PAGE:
Meanwhile, both campaigns have studied up on Georgia’s runoff and recount rules and put together teams of lawyers to deal with any issues that come up in Tuesday’s vote ahead of a possible runoff, according to multiple people in both parties who are familiar with the preparations.
It’s no sure thing that a runoff is coming, and both campaigns have stubbornly maintained public focus on Tuesday’s vote alone.
“The Stacey Abrams for governor campaign is firing on all cylinders to ensure we win outright on November 6th. But we also acknowledge that our opponent is the nation’s foremost architect of voter suppression and has already demonstrated his willingness to cheat his way to victory,” Abrams campaign manager Lauren Groh-Wargo said in a statement to POLITICO. “By running a large scale GOTV operation, securing a robust legal team and making historic investments in voter protection to ensure every eligible voter can cast a ballot, our campaign is preparing for every scenario on election night and ready to fight for every vote.”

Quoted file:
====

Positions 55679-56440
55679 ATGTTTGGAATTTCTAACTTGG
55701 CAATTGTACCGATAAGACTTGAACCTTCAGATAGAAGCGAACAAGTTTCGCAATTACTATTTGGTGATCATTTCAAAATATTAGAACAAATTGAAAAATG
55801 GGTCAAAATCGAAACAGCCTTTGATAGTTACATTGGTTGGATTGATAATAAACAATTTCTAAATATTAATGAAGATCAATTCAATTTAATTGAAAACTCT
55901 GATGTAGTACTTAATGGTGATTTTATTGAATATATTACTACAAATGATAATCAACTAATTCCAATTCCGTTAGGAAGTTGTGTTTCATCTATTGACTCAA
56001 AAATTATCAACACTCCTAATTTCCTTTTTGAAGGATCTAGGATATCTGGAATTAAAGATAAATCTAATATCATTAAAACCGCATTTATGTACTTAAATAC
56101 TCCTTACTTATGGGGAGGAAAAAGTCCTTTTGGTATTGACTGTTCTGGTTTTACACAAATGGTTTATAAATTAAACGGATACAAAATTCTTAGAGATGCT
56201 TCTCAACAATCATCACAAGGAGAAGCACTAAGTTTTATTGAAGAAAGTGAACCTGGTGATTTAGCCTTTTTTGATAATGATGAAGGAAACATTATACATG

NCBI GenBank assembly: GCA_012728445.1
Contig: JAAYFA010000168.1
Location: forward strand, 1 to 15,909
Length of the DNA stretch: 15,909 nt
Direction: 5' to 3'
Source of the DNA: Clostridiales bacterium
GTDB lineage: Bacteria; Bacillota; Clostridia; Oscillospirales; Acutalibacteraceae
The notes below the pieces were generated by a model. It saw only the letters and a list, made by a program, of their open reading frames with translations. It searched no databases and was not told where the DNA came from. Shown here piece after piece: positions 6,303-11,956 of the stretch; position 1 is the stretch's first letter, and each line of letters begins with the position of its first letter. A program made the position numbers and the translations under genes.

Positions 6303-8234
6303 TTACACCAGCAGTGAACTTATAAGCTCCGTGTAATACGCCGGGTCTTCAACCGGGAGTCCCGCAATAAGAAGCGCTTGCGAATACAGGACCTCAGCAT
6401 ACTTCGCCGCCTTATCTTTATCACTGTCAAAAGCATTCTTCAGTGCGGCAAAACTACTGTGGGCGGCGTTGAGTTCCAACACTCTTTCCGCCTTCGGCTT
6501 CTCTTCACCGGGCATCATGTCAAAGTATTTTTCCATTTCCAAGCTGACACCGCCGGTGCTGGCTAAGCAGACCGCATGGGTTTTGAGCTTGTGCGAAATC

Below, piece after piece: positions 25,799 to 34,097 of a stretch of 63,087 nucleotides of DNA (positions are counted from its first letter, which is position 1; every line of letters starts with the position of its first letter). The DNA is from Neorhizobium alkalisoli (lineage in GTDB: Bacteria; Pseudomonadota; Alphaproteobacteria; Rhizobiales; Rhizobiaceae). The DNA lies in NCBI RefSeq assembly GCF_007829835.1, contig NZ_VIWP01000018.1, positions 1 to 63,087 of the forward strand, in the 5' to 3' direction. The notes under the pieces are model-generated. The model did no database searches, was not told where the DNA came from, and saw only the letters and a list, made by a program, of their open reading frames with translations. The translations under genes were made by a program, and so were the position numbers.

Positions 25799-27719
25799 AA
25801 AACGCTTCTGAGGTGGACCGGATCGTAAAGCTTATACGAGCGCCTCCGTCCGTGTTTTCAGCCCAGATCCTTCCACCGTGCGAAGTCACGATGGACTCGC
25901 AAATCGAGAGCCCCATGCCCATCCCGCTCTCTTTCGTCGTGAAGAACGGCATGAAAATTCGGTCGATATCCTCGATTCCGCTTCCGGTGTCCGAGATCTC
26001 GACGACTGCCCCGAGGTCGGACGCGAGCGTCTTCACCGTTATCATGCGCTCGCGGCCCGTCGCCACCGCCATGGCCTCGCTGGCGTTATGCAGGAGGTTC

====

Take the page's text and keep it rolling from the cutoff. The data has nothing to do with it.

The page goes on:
Kemp campaign communications director Ryan Mahoney put it succinctly: “We are working around the clock to win on November 6th. That’s the goal. Singular focus,” Mahoney wrote in an email.
If the race does continue beyond Tuesday, it could turn into a spectacle unlike anything Georgia has seen before — and this is the state that hosted the 2017 special House election between GOP Rep. Karen Handel and Democrat Jon Ossoff, which became the most expensive House race in history.
The race between Abrams and Kemp has attracted outsize national attention. Kemp has been a staunch ally of President Donald Trump, who rallied for the Republican on Sunday, and Vice President Mike Pence also stumped in Georgia on Kemp’s behalf. Abrams, who would be the first female African-American governor in U.S. history if she wins, has gotten support from former President Barack Obama and an array of Democratic surrogates.